Altitudes and Cliff Dwellings
The mesa is steep-sided on the north, where you enter the park from US-160, but to the south it slopes away gradually and is cut up by numerous canyons where the ancestors of the modern Pueblo Indians built cliff dwellings.
They occupied the mesa from about 550 AD, building increasingly complex houses that culminated in the cliff dwellings, which they built and lived in between 1100 and 1300. After that they abandoned the mesa, probably because climate changes and soil depletion made farming more difficult.
The earliest dwellings were built up from pits dug in the ground on top of the mesa. They were round in shape. Although the houses built later were rectangular, they always included round chambers below ground level, which were used for religious ceremonies. The ones in the cliff dwellings always have a fire pit in the floor and a ventilator shaft that lets in air from the outside. They are called kivas, though this is a modern Hopi word.
On the way to the visitor center, about 15 miles inside the park, we stopped to take pictures here and there, including Park Point, which at 8,572 feet is the highest point on the mesa. I felt the altitude more than I’d have liked. The previous day at Silverton I’d felt tired, easily winded, and a little short of breath — not surprising at 9,300 feet, but even this morning at Durango (2,000 feet lower than we were now) some of the same symptoms had been evident. After climbing up the steps to Park Point from the parking lot I felt as if I was at Silverton again.
We went to the visitor center intending to get tickets for a ranger-guided tour of Cliff Palace, one of the more elaborate dwellings, which is accessible only through these tours. At the door, however, we were met by a ranger who told us that if we had any heart, respiratory, or vertigo problems we should avoid taking any of the tours. Dorothea had calculated that she could manage the four 10-foot ladders at Cliff Palace without vertigo problems, but since I still wasn’t feeling quite right, we decided to wimp out and substitute a visit to Spruce Tree House, which is self-guided.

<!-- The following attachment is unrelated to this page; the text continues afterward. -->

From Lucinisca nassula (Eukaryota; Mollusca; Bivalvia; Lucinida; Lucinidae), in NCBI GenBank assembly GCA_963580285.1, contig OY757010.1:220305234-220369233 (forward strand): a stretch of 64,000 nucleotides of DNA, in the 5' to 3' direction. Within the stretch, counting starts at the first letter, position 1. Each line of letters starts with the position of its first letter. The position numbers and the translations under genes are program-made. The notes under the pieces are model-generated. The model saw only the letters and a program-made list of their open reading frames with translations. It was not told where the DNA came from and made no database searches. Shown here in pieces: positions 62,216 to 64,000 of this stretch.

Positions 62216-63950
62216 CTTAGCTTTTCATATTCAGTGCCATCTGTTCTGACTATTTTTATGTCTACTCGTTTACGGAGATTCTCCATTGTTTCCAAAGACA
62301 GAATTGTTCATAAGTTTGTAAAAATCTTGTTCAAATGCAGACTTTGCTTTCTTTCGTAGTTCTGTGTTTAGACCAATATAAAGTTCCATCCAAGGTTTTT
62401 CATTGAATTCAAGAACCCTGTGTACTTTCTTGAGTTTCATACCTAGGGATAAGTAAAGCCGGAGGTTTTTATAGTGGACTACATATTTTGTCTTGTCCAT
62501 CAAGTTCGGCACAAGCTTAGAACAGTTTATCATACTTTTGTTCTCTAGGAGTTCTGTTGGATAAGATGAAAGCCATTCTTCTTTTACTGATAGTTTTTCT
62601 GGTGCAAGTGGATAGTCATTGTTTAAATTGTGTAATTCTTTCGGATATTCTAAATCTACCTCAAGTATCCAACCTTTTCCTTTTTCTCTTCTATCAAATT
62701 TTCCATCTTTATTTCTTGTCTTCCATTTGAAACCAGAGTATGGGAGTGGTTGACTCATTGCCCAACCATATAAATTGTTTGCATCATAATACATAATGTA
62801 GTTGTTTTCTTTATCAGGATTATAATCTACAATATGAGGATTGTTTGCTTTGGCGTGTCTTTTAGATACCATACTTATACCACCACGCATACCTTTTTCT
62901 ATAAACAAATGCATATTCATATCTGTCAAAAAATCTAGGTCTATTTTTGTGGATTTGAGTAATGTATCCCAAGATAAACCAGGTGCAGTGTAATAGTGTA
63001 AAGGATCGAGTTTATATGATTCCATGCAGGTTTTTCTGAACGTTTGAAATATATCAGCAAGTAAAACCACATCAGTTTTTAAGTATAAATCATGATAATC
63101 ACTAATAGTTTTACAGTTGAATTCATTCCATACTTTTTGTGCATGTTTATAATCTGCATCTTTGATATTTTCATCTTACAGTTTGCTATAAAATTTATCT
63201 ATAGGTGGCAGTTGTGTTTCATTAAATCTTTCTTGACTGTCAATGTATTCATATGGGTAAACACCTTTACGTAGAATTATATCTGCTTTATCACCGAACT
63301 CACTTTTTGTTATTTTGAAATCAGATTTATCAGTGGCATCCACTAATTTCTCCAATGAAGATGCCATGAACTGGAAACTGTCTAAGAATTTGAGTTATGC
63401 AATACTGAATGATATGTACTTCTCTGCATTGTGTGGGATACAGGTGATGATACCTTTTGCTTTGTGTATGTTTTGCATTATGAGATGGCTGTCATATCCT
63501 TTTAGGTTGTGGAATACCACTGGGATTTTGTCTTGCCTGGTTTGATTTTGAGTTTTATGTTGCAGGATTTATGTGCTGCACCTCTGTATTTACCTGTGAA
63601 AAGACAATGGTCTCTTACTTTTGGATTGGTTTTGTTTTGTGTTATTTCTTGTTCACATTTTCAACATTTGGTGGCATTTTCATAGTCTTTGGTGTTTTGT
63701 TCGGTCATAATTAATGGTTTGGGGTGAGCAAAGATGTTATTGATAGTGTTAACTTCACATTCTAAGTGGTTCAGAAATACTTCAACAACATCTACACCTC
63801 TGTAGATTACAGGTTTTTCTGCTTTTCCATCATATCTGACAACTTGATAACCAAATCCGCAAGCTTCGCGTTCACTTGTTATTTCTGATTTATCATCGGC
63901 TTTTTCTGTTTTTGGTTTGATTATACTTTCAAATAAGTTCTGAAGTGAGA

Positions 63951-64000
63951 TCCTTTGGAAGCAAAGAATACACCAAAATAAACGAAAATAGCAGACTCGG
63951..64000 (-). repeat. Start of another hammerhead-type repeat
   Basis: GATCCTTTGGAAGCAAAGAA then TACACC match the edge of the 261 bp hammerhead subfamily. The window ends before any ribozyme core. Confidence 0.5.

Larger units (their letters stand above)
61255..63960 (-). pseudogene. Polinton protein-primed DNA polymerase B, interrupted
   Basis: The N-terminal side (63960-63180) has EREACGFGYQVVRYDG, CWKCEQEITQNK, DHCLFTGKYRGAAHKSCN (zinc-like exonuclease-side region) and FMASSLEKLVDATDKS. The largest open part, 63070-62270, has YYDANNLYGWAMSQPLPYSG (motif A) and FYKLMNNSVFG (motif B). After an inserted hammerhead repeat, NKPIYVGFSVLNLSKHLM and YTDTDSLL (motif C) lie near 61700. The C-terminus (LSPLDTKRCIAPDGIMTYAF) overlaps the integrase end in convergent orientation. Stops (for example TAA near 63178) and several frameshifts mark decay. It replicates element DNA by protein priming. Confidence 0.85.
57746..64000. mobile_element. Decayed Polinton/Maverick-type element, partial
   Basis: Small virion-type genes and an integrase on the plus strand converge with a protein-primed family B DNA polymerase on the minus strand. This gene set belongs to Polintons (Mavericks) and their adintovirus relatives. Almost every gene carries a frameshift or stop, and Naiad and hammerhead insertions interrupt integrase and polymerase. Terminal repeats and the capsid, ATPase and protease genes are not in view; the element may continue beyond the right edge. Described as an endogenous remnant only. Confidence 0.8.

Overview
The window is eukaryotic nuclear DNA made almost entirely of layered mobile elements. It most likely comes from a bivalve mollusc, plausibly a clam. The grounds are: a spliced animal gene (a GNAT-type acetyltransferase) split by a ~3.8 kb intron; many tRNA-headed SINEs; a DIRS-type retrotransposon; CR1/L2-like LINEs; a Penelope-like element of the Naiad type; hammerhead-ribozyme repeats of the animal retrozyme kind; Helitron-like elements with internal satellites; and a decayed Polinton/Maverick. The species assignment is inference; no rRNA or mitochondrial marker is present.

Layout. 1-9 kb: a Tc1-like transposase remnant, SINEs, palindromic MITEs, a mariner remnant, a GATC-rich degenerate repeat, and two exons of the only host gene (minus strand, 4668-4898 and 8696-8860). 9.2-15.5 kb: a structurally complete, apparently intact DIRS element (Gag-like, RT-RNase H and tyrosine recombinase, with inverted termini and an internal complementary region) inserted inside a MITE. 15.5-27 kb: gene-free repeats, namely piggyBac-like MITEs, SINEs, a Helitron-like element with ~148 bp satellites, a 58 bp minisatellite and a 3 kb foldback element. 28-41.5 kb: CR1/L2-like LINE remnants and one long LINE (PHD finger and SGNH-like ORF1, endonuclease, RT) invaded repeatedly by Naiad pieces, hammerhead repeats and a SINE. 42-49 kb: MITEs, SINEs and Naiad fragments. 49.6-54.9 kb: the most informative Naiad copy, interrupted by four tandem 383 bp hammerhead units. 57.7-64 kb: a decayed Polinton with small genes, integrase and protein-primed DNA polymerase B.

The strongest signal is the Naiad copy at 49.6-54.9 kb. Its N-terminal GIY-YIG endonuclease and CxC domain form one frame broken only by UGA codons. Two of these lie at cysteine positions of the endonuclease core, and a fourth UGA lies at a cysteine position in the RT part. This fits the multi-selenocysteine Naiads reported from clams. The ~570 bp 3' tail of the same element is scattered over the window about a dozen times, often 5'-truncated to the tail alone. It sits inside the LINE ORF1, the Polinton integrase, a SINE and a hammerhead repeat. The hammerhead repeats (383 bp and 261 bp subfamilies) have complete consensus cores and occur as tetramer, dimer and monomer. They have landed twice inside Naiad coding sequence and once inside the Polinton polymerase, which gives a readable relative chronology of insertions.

We drove on to the museum, looked around, ate some sandwiches at the snack bar, and set off for Spruce Tree House, which turned out to have a long and steep approach, down almost to the bottom of the canyon and partway up again on the other side. Both the canyon and the ruin were beautiful. We suffered through the slow re-ascent, resting on every bench along the way. On the last one we met a couple more or less our age who had taken the Cliff Palace tour that morning, and they told us that it hadn’t been nearly as strenuous as getting to and from Spruce Tree House. Go figure.
We were still in good enough shape to drive around the six-mile Mesa Top Loop, where we found several great overlooks and photo ops. Rain threatened during this time, and we fully expected to be caught and drenched, but instead the clouds burned off.
Leaving the park, we arrived in Cortez, CO a little after 5:00 pm, and I noticed that I’d recovered most of my vigor at that lower altitude. This was good, because we had to carry our baggage 50 or 60 feet, neither direct access nor a luggage cart being available at our Motel.
After checking in, we headed for the local library to see if we could find out whether the shortest route to Monument Valley was really practicable. Part of it ran over back roads on the Navjo reservation, which we were afraid might not be clearly marked. A nice lady at the desk assured us that it was both practicable and the best route to take. Dorothea wasn’t sure the lady's credentials were in order, but I was filled with hope, and we elected to give it a try.
While looking for the library we had met a French family (two people about our age, traveling with their 36-year-old son), whom we had seen at Park Point on Mesa Verde and who were now in search of the center of Cortez. As we headed toward the Main Street Brewery, where we had decided to eat, we saw them hiking along and offered them a ride downtown. This turned out to be closer than we had feared, and although we pointed out the restaurant, they weren’t ready for dinner at 6:30 — they were, after all, French. We parted ways, but later they arrived at the Brewery just as we were finishing our meal. (The main dishes had been slightly disappointing, but the focaccia was very good and so was the pale ale.)
The French family insisted that we join them, and I consented to be bought a third beer, though Dorothea remained true to her pledge and drank water. Our hosts had almost no English and we had very little French, both having been educated in the la plume de ma tante tradition. With good will on both sides, however, we managed to have a jolly time and a conversation of sorts. We now have an offer of a room if and when we happen to find ourselves in Burgundy. We of course made a reciprocal offer, which they received with pleasure though they didn’t appear to be sure just where Massachusetts is located. The evening was fun, and we thought we might see them the next day in Monument Valley, where they told us they too were headed, but this never came to pass.
This section last updated 12-13-2004